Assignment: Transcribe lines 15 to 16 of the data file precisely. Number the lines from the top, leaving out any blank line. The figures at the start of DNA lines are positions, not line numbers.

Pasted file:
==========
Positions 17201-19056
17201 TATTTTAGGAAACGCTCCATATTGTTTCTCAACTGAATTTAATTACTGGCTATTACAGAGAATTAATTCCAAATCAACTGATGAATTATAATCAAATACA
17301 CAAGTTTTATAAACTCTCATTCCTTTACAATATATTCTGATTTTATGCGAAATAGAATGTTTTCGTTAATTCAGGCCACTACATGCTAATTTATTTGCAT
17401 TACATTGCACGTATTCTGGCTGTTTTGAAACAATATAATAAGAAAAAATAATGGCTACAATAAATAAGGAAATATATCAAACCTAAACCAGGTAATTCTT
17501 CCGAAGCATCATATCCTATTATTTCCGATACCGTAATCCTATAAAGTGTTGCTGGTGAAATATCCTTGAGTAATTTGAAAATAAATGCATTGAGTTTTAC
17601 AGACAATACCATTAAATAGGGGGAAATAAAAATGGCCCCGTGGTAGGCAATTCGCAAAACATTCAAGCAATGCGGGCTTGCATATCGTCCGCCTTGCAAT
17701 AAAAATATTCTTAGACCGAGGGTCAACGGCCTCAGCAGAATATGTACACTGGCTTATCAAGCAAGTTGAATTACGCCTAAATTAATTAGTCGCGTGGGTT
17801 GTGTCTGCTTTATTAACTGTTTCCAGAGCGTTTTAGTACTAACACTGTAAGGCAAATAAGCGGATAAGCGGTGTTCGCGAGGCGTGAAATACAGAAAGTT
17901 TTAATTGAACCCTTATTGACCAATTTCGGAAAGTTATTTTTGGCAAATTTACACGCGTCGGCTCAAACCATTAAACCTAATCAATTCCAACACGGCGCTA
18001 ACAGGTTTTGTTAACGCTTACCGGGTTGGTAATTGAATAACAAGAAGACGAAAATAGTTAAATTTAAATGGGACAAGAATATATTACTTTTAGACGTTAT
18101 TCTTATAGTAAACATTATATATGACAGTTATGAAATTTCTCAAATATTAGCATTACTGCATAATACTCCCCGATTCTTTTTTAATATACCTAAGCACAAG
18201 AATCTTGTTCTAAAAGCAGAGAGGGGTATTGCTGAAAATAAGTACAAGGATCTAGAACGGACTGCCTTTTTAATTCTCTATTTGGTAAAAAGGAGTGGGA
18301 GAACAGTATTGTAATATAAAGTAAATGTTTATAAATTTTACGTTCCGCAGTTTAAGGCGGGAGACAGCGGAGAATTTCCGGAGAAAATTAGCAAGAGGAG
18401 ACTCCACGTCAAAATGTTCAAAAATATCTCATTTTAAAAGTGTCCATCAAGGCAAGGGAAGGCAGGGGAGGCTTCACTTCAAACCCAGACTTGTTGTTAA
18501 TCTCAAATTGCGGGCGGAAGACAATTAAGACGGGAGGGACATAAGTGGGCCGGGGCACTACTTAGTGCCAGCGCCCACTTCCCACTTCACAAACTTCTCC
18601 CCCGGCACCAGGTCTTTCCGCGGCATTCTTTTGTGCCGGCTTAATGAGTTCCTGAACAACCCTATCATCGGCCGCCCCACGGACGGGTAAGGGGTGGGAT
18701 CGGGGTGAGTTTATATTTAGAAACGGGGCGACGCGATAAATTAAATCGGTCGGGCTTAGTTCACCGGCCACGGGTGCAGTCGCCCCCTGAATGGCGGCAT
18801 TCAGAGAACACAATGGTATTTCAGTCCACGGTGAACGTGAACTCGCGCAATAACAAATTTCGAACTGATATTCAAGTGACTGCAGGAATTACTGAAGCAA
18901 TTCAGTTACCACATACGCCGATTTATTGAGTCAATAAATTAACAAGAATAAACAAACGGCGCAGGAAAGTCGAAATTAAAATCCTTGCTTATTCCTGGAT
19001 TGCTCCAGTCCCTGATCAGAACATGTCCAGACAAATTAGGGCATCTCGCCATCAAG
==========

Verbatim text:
18501 TCTCAAATTGCGGGCGGAAGACAATTAAGACGGGAGGGACATAAGTGGGCCGGGGCACTACTTAGTGCCAGCGCCCACTTCCCACTTCACAAACTTCTCC
18601 CCCGGCACCAGGTCTTTCCGCGGCATTCTTTTGTGCCGGCTTAATGAGTTCCTGAACAACCCTATCATCGGCCGCCCCACGGACGGGTAAGGGGTGGGAT